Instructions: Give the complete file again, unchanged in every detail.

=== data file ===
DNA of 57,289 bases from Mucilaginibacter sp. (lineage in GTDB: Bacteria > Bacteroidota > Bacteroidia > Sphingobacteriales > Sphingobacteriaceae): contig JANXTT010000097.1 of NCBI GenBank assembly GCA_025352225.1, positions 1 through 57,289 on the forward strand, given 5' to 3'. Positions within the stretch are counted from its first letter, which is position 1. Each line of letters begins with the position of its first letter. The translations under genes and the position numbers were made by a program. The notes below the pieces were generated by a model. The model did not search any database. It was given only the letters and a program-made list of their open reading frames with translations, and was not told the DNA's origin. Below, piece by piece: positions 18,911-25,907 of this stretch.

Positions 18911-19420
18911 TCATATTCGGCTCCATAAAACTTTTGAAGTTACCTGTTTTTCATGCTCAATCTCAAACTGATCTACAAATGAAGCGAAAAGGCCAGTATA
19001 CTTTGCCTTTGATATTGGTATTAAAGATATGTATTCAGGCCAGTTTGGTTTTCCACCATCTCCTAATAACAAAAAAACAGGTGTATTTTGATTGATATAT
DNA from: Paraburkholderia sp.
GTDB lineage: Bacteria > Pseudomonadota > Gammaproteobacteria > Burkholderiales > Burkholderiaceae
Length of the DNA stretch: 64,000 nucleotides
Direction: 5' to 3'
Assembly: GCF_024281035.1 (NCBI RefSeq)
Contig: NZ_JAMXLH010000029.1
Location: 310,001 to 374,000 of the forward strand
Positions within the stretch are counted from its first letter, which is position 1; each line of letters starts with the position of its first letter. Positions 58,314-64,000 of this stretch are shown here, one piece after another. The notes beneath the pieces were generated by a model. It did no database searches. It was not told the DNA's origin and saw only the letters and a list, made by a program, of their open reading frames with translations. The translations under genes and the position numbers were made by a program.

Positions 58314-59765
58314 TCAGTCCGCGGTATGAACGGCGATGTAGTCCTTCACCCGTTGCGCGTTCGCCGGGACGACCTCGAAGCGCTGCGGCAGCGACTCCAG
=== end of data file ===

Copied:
DNA of 57,289 bases from Mucilaginibacter sp. (lineage in GTDB: Bacteria > Bacteroidota > Bacteroidia > Sphingobacteriales > Sphingobacteriaceae): contig JANXTT010000097.1 of NCBI GenBank assembly GCA_025352225.1, positions 1 through 57,289 on the forward strand, given 5' to 3'. Positions within the stretch are counted from its first letter, which is position 1. Each line of letters begins with the position of its first letter. The translations under genes and the position numbers were made by a program. The notes below the pieces were generated by a model. The model did not search any database. It was given only the letters and a program-made list of their open reading frames with translations, and was not told the DNA's origin. Below, piece by piece: positions 18,911-25,907 of this stretch.

Positions 18911-19420
18911 TCATATTCGGCTCCATAAAACTTTTGAAGTTACCTGTTTTTCATGCTCAATCTCAAACTGATCTACAAATGAAGCGAAAAGGCCAGTATA
19001 CTTTGCCTTTGATATTGGTATTAAAGATATGTATTCAGGCCAGTTTGGTTTTCCACCATCTCCTAATAACAAAAAAACAGGTGTATTTTGATTGATATAT
DNA from: Paraburkholderia sp.
GTDB lineage: Bacteria > Pseudomonadota > Gammaproteobacteria > Burkholderiales > Burkholderiaceae
Length of the DNA stretch: 64,000 nucleotides
Direction: 5' to 3'
Assembly: GCF_024281035.1 (NCBI RefSeq)
Contig: NZ_JAMXLH010000029.1
Location: 310,001 to 374,000 of the forward strand
Positions within the stretch are counted from its first letter, which is position 1; each line of letters starts with the position of its first letter. Positions 58,314-64,000 of this stretch are shown here, one piece after another. The notes beneath the pieces were generated by a model. It did no database searches. It was not told the DNA's origin and saw only the letters and a list, made by a program, of their open reading frames with translations. The translations under genes and the position numbers were made by a program.

Positions 58314-59765
58314 TCAGTCCGCGGTATGAACGGCGATGTAGTCCTTCACCCGTTGCGCGTTCGCCGGGACGACCTCGAAGCGCTGCGGCAGCGACTCCAG